November 17, 1998

The Inter-American Commission of Women (CIM) opened its three-day assembly of delegates in Washington on Monday with its president, Paraguayan Cristina Muñoz, calling for new strategies and mechanisms for equal opportunity for women in the hemisphere.

Delegates from the 34 active OAS member countries heard Dr. Muñoz give an overview of her administration, highlighting its emphasis on the CIM strategic action plan and follow up on mandates from the two Summits of the Americas.

The Paraguayan economist said while women had made progress in the Americas in the twentieth century much still remained to be done to bring them fully into the development process and into the economic, social, political and cultural life. "CIM has an important role in the future and should continue working as an inter-governmental forum coming up with instruments and strategies for the countries to promote equal opportunity and gender equality at all levels."

The CIM president called for closer links between the Commission and civil society, and in particular with women’s organizations, saying "this OAS specialized agency is committed to strengthening democracy and reversing any authoritarian tendencies."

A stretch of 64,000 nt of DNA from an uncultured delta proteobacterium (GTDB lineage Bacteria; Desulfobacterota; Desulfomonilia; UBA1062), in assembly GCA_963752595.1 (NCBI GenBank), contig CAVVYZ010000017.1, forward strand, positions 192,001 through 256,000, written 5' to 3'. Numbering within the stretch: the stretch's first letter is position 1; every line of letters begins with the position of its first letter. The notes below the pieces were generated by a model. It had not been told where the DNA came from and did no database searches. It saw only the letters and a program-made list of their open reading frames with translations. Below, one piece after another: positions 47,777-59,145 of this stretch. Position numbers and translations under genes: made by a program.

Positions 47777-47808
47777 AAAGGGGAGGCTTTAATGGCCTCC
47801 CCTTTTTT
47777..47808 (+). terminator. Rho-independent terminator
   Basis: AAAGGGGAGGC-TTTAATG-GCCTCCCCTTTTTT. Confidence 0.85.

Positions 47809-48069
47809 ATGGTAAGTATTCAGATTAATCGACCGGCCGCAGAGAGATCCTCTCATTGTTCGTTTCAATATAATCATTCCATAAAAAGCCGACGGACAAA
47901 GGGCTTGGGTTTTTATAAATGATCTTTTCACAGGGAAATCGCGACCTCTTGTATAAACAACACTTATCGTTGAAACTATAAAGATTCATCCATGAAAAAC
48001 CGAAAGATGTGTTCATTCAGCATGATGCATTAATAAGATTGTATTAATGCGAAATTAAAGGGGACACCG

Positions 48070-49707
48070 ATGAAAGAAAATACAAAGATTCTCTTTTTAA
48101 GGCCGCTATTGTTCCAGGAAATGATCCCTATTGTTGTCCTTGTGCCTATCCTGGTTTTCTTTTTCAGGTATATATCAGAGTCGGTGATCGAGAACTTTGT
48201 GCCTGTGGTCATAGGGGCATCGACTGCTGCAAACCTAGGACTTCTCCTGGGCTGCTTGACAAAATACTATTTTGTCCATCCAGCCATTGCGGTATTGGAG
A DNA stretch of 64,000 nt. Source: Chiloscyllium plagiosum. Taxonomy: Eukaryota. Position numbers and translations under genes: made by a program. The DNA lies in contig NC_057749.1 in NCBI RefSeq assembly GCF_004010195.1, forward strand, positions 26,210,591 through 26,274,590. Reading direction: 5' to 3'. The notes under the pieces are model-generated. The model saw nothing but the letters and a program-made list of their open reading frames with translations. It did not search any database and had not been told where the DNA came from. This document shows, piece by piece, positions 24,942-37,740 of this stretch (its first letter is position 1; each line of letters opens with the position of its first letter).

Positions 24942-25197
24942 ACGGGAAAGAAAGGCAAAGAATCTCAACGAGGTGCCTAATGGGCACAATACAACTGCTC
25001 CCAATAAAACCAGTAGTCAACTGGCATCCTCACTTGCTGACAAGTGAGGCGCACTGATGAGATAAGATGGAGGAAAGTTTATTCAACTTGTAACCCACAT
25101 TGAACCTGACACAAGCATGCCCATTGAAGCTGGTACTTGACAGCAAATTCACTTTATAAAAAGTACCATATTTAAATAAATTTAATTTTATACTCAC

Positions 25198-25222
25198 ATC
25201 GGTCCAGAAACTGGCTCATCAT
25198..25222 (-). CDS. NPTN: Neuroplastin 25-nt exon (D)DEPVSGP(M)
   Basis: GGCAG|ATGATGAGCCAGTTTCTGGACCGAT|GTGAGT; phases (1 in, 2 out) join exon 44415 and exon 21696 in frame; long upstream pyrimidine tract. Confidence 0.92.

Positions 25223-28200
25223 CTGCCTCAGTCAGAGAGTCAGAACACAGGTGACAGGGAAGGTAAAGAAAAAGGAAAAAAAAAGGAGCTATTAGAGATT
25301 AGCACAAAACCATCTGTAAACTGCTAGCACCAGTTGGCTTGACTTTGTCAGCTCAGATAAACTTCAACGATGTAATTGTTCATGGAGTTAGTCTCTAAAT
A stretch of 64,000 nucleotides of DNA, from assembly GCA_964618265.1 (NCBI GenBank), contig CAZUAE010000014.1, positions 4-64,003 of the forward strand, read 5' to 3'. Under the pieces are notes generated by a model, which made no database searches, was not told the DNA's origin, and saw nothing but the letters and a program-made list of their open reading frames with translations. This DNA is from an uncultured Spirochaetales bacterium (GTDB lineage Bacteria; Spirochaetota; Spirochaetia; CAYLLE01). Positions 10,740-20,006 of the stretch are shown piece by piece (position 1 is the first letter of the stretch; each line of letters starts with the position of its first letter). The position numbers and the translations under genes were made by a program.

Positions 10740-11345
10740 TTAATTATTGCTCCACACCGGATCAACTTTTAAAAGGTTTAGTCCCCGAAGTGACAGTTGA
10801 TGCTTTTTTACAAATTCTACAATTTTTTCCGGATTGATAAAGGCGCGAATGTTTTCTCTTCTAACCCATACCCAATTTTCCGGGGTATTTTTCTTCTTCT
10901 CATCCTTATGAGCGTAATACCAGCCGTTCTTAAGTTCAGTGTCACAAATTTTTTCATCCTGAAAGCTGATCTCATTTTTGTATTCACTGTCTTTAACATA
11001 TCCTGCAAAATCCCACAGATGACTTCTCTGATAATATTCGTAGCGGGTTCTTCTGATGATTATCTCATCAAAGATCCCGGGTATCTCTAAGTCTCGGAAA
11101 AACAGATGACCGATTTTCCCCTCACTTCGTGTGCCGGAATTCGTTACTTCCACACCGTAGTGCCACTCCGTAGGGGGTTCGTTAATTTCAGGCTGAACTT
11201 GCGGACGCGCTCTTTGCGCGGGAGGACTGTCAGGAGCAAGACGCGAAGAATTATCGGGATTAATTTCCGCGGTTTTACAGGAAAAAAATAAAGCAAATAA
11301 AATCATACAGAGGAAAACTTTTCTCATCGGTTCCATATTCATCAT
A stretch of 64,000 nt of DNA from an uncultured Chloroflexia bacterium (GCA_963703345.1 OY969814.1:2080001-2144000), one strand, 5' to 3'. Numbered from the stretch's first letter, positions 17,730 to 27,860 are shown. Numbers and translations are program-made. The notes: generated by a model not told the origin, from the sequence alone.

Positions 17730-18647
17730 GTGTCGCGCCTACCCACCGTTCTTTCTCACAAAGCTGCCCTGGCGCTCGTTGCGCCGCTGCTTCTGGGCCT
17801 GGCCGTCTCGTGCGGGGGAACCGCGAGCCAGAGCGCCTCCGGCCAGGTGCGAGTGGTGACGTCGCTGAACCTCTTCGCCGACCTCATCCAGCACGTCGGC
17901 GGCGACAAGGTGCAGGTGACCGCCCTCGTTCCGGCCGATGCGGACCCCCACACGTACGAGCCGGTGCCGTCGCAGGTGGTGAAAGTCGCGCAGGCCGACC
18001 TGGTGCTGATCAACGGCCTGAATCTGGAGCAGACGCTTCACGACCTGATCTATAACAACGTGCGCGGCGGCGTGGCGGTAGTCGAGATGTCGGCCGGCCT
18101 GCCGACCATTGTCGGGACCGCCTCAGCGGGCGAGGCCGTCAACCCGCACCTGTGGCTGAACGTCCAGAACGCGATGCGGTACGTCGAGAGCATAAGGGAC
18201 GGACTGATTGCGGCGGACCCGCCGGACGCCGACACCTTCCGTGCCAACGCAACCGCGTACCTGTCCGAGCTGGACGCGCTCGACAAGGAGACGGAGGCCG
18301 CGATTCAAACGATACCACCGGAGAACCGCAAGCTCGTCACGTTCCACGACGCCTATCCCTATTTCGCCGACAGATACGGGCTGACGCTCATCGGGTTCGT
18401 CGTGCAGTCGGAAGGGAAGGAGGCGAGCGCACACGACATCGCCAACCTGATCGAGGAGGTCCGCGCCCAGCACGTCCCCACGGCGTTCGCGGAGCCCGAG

Speaking at the opening session also the OAS secretary general, César Gaviria, stressed joint effort as the way "to create an egalitarian hemisphere taking advantage of the growing awareness that we have not done enough to include gender focus and women’s perspectives and input into the organization’s programs and projects."

Meanwhile, the Permanent Council chairman, Ambassador Francisco Paparoni of Venezuela, mentioned the important work CIM was carrying out defending women’s rights. He said the aim was to secure dynamic participation of women in all spheres of activity across the hemisphere as an urgent undertaking.

For his part, the OAS assistant secretary general, Ambassador Christopher R. Thomas referred to the process of institutional strengthening taking place at CIM, pointing to the reforms under which the Commission seeks to broaden its activities and have access to more resources. "A more powerful Commission could provide governments the necessary support to put a gender perspective into tackling poverty and education--major concerns addressed by the Santiago Summit and priority items on the CIM action plan," Ambassador Thomas declared.